- The PM will no longer be able to be in the details for all the projects, and needs to figure out how to write effective specs and empower pods with the context they need to make good decisions.
- At the larger end, the PM will need to learn how to effectively delegate projects to APMs and supervise their work while still owning projects of their own.
- With a lot of work up in the air, things start “slipping through the cracks”. Upper management will ask for explanations on decisions or issues that the PM or Eng Manager wasn't directly involved in.
- The team has less agility to jump on new tasks or projects as they come up. The team will need to make explicit space between or around projects to slot in quick wins, polish, and tech debt.
- If multiple projects all kick off at the same time, it can overwhelm a PM who doesn’t have time to research & spec them all at the same time. Ideally, the PM has staggered projects so that there is always one launching, one kicking off, and a few in-flight. This is particularly common at the start of a quarter or year.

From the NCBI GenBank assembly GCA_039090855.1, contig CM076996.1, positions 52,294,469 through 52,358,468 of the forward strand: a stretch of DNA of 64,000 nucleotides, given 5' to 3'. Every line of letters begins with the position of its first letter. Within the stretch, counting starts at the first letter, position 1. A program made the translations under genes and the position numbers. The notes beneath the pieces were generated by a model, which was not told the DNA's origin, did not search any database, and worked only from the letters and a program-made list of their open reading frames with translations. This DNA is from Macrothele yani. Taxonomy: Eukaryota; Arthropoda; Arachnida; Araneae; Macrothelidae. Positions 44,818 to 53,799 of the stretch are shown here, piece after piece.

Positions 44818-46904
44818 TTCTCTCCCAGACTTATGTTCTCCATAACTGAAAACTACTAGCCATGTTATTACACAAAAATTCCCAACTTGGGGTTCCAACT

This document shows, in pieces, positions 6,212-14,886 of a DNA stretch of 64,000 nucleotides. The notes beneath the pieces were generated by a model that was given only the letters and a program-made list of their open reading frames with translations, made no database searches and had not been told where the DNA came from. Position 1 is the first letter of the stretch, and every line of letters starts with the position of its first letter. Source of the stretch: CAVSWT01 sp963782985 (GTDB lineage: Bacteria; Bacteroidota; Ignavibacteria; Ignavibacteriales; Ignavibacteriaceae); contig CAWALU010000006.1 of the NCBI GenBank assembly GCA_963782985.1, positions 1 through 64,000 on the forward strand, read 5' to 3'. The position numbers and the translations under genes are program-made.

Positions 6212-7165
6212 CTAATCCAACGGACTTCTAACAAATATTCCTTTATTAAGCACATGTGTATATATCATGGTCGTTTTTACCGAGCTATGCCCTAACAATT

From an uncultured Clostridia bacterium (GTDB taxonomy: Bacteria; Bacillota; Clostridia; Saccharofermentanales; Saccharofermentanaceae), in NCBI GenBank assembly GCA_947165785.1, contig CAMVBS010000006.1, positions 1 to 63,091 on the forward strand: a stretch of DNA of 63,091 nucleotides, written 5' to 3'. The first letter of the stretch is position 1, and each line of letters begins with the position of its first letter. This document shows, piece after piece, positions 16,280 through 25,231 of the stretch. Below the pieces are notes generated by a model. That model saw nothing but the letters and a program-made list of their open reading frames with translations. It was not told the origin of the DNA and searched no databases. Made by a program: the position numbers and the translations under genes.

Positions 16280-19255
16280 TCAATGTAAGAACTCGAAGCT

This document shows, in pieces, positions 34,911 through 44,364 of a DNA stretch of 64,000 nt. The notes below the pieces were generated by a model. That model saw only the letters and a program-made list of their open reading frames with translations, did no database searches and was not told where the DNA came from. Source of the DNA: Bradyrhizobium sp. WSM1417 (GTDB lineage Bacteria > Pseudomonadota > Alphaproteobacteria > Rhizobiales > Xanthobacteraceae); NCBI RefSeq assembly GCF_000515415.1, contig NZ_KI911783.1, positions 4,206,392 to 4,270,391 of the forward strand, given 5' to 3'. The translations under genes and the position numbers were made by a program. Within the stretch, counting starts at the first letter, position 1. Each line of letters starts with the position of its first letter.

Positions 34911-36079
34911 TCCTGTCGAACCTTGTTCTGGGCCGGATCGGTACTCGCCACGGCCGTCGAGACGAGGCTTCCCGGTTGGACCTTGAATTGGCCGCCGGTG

- With more engineering capacity, the PM end up trying to “feed the beast” rather than focusing on how to provide the most value. This is also the stage where teams can start feeling like “feature factories”.
- Engineers can get tired of big project work and miss the variety and rapid velocity that comes with shipping a lot of small things.
- Oncall load & tech debt can slowly creep up until it’s consuming a significant percent of the team’s overall capacity.
“Team of Teams” - 12+ engineers, 2+ PMs, 2+ designers
At a certain point, the team splits into 2+ smaller teams. To start, they may roll up into a “Group PM” that manages a few PMs and is also directly PMing a team themselves. At this point, the process resets, and teams go back to a different point on the ladder.
This brings with it a whole host of new challenges in how to organize teams-of-teams, which is a topic for future posts.
Team size matters a lot! I hope this post helps others stay ahead of challenges and identify strategies for dealing with changing team size.